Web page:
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Departure

The train pulls out of the station
and ten years ago the baker's wife waved
out the back door of the bakery that opens on the track

and everyone in the shop darted to the windows
to offer manual farewells to the city
rapidly leaving small-town worlds behind in the guise
of a purple-striped T.

And they were painting the mural on the back of the depot:
artists and buckets of paint copying
a jungle none of them ever saw

in a rush of color dizzying to the people buying bread -
clumsy strokes transformed into a meaningful painted wilderness
at the most civilized heart of the town
so full of cows and marshes, a one-on-one-on-one juxtaposition.

We ate on the plastic-red benches of a nineties-popular chain
where sundaes had names and faces
and when the bells went off we rushed outside to wave goodbye

to the same train that always passed our high wooden fence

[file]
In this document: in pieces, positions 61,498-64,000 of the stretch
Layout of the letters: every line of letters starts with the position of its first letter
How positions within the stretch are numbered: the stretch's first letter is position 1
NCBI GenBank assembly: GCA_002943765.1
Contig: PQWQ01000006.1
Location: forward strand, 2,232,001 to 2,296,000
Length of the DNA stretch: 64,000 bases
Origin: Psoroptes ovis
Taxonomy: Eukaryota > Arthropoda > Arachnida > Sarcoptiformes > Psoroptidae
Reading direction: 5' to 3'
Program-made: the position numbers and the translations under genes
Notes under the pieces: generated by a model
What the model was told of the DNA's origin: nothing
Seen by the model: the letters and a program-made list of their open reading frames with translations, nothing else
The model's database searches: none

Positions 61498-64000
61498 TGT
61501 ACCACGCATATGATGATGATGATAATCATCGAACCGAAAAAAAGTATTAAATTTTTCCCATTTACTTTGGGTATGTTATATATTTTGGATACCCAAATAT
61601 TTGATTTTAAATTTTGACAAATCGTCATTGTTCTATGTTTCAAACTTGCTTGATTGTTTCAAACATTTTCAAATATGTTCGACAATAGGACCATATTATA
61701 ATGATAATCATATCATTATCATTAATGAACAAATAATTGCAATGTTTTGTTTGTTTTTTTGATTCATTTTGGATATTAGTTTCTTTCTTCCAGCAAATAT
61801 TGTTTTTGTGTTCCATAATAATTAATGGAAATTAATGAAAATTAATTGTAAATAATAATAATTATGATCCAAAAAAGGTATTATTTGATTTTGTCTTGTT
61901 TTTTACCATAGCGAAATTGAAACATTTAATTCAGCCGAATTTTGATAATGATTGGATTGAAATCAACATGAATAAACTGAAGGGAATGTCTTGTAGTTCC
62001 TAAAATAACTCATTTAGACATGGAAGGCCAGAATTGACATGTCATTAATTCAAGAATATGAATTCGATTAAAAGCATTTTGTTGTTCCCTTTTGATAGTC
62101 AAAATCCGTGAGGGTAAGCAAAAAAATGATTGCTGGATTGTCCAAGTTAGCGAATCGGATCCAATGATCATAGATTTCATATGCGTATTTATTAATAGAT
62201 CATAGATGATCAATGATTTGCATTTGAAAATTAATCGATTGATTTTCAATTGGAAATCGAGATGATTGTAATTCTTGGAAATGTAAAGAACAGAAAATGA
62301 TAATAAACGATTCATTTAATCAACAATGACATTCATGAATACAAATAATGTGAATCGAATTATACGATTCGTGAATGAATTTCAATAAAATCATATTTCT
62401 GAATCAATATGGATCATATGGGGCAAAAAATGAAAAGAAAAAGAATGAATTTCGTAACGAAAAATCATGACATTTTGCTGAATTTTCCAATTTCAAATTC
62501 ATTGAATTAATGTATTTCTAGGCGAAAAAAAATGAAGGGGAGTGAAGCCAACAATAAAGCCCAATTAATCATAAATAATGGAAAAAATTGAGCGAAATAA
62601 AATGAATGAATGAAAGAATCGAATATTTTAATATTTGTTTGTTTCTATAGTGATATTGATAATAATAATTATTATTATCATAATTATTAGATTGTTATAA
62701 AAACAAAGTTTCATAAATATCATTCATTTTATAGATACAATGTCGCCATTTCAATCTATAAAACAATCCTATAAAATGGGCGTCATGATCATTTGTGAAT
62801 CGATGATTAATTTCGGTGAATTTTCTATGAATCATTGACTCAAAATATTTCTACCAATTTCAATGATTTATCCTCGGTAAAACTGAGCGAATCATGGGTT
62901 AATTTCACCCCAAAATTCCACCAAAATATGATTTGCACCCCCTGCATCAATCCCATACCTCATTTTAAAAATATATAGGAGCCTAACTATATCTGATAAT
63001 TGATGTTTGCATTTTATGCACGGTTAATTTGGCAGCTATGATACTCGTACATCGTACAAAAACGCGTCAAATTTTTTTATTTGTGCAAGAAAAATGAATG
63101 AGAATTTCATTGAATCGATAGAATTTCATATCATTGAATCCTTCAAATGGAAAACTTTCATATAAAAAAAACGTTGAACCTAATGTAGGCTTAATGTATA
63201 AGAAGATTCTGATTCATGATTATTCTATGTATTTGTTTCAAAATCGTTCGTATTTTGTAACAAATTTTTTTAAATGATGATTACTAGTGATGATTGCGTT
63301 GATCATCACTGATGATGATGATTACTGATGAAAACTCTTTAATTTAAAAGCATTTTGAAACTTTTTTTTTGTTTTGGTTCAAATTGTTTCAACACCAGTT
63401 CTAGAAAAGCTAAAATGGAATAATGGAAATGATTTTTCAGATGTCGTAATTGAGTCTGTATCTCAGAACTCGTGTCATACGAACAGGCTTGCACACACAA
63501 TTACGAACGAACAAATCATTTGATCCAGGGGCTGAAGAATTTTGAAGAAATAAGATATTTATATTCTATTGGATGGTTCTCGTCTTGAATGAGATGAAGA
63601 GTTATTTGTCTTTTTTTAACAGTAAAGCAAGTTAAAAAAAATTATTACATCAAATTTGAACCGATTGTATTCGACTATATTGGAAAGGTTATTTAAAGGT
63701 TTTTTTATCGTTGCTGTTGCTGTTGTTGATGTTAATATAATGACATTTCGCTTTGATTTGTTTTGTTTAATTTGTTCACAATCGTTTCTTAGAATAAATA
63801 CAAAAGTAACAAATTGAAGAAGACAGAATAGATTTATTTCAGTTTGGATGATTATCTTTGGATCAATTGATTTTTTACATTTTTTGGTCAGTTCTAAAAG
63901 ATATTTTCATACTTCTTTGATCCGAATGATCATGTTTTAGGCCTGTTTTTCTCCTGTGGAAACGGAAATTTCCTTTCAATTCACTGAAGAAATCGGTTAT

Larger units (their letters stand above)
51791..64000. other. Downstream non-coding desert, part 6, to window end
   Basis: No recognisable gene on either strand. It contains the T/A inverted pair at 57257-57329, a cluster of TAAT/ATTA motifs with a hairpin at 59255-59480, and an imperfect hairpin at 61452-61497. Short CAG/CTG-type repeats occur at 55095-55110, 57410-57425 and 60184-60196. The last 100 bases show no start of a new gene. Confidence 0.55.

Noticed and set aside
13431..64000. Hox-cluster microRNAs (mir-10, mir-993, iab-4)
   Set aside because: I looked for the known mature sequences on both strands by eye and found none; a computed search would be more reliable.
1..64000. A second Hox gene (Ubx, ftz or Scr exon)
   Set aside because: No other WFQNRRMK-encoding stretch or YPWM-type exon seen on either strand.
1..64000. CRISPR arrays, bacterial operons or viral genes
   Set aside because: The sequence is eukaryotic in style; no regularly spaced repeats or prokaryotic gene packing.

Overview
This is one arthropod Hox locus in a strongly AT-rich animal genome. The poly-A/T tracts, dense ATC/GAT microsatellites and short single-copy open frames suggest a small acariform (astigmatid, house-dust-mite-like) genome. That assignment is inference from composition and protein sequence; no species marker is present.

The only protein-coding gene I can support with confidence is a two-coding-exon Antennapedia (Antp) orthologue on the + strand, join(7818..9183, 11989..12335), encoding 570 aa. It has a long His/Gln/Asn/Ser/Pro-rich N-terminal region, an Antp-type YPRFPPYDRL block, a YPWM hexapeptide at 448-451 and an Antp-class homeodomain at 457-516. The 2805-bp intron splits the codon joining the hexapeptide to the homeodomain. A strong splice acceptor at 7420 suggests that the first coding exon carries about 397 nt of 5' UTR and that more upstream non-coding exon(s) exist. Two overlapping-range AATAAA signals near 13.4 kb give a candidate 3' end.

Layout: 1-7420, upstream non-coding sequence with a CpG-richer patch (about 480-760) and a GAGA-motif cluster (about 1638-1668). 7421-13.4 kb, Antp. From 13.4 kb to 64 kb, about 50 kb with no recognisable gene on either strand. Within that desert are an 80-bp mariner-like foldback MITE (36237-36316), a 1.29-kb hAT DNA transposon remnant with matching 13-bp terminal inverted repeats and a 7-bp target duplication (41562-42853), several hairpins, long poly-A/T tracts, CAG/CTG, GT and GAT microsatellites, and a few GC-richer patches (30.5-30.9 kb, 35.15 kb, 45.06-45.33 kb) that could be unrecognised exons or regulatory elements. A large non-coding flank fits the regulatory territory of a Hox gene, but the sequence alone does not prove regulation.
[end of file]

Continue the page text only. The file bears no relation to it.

in the backyard of the grey house, speckled with mint patches
and full of train-inspired laughter.

The train pulls out of the station
but the ice-cream store doesn't notice
and its back door and windows are firmly shut

and the Dunkin' Donuts across the street no longer sells smiling sundaes
and in our house two blocks away, painted trim white, we're lucky
even to hear the bells warning of departure.

And the mural, cracked and changed with age,
smiles sadly with wise wild eyes -
it heralds the future where wild spontaneity gains responsibility
over the too-reasonable world-weary dying youth

who don't know where they are, don't know
what used to be. Don't know who they are
as they leave for the city with no one to wave goodbye.



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